Psychosocial health in displaced iraqi care-seekers in non-governmental organization clinics in Amman, Jordan: An unmet need

Farah Bader, Rakhi Sinha, Jennifer Leigh, Neerav Goyal, Allen Andrews, Natalia Valeeva, Adam Sirois, Shannon Doocy

Research output: Contribution to journalArticlepeer-review

4 Scopus citations

Abstract

Introduction: Populations displaced by conflict face numerous threats to their psychological well-being; consequently, the prevalence of mental health problems, including anxiety, depression, and post-traumatic stress disorder can be elevated as compared to populations who have not experienced forced displacement.Problem: Little is known about the mental health needs of displaced Iraqis. The factors associated with a need for psychological services among patients at seven clinics served by two NGOs that are known sources of care for the displaced Iraqi population in Amman, Jordan were explored.Methods: The survey was conducted in January and February 2008 and included a random sample of care seekers from seven clinics selected using interval sampling. Interviews on the health needs of displaced Iraqis and their access to services, including mental health services lasting approximately 20 minutes were conducted.Results: Of the 664 survey participants, 49% (95% CI = 45-53%) of respondents reported needing mental health services and 5% (95% CI = 3-8%) of those in need had access to services. The length of time spent in Jordan (adjusted OR = 1.08; 95% CI = 1.00-1.11) was associated with the need for mental health services and the adjusted odds of requiring psychological services was 39% less for individuals from outside of Baghdad as compared to Baghdad residents (OR = 0.61; 95% CI = 0.38-0.98). Responders citing violence as a factor were twice as likely to be from Baghdad (OR = 2.28; 95% CI = 1.03-6.91), while interviewees reporting displacement as a cause for needing mental health services were twice as likely to be female (OR = 2.14; 95% CI = 1.12-4.18). In individuals 35-44 years of age (OR = 0.36; 95% CI = 0.14-0.87) the need for mental health services due to displacement decreased by 64%, while being a part of a female-headed household decreased the need by 81% (OR = 0.19; 95% CI = 0.06-0.57%).Conclusions: More attention should be given to expanding the local Jordanian health system capacity for the provision of mental service. Targeted social and psychiatric interventions that are culturally sensitive and aligned with Inter-Agency Standing Committee recommendations should be developed to compliment and expand the existing mental health service capacity in Jordan.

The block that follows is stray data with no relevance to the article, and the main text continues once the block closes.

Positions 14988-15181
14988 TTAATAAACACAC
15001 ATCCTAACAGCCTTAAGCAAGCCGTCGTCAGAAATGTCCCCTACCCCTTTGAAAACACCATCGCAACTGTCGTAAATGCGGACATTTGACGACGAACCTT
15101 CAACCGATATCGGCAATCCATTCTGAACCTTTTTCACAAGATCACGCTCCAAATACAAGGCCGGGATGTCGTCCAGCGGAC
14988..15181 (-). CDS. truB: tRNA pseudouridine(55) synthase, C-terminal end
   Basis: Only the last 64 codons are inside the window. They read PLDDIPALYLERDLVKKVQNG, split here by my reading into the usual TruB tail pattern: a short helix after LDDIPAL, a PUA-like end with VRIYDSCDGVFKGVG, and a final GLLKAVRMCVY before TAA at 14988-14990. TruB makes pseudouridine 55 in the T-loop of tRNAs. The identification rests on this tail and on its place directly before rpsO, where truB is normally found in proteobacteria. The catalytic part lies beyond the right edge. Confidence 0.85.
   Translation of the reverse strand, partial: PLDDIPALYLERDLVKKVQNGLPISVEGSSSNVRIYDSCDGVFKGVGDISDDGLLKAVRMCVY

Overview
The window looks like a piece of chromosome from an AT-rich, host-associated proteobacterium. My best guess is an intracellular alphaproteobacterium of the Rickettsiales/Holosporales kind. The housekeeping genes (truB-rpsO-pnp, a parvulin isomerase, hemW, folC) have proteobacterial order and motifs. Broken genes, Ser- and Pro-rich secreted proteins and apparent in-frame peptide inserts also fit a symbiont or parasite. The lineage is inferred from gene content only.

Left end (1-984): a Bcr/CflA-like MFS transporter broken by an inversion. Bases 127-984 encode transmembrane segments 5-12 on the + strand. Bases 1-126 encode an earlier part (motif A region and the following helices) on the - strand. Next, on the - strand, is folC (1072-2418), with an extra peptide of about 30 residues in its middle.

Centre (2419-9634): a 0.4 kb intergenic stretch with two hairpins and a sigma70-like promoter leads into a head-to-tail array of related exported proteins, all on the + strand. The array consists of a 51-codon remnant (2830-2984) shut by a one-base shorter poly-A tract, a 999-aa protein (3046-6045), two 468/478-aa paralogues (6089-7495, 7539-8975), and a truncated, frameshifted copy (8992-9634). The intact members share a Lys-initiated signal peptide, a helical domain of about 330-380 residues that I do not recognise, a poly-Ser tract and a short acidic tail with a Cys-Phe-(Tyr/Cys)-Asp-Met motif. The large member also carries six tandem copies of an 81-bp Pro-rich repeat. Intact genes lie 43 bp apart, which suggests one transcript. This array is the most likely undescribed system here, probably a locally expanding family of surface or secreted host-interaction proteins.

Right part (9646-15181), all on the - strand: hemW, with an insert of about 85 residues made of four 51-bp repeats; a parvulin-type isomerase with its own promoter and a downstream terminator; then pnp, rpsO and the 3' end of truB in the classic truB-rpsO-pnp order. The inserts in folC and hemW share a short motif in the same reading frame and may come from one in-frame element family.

Original languageEnglish (US)
Pages (from-to)312-320
Number of pages9
JournalPrehospital and Disaster Medicine
Volume24
Issue number4
DOIs
StatePublished - 2009

All Science Journal Classification (ASJC) codes

  • Emergency Medicine
  • Emergency

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